Notice how Jesus is being approached by a man that can literally break chains, but he doesn’t seem to be worried. That is exactly how we should feel knowing that we have the God of Jesus on our side, too. The demons in this man fear Jesus and respect his authority. It says in verse 13 that Jesus “gave them permission.” They obey Jesus! Now the next part of the story is a little weird, but it is very important. The demons went into a herd of pigs and subsequently flew off a cliff. Okay, maybe they didn’t fly, but it’s still an odd thing for pigs to do.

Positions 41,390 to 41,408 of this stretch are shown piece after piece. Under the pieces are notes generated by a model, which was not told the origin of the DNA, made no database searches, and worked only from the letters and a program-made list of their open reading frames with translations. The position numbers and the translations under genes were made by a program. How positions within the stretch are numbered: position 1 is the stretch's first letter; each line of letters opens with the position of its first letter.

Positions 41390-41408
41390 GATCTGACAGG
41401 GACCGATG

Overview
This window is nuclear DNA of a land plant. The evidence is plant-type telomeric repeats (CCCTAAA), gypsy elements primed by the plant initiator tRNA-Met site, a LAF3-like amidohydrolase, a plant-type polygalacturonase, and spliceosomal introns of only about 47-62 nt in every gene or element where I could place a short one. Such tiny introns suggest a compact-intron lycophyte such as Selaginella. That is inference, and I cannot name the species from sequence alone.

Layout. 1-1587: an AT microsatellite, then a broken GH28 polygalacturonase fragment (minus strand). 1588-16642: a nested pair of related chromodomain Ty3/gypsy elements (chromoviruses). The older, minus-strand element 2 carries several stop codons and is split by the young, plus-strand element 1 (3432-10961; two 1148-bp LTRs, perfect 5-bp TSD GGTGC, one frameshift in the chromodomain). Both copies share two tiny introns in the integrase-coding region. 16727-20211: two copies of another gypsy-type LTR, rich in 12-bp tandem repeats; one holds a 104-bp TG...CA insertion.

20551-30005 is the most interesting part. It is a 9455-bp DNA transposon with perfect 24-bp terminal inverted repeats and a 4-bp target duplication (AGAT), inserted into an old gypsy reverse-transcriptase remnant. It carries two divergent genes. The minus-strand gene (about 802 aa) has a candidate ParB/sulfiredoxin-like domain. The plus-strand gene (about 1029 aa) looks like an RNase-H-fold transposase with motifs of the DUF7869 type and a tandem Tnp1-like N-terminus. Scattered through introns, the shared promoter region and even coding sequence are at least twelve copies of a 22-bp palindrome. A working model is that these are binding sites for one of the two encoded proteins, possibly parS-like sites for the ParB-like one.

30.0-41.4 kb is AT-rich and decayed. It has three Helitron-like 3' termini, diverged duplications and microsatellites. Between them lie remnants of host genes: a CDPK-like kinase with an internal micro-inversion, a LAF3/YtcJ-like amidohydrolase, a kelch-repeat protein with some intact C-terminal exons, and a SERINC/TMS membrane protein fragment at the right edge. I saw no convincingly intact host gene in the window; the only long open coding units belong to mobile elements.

This story is a little different from the story of the blind man that we looked at yesterday. The man who was healed in this story didn’t have a physical impairment; he was healed of a sickness of the mind. These kinds of sicknesses can be even scarier than the kind that affect us physically. One such mental sickness that has become very prominent lately is depression. I know firsthand just how many people suffer from depression these days, especially teenagers, so I want to share with you the story of when I saw pigs fly.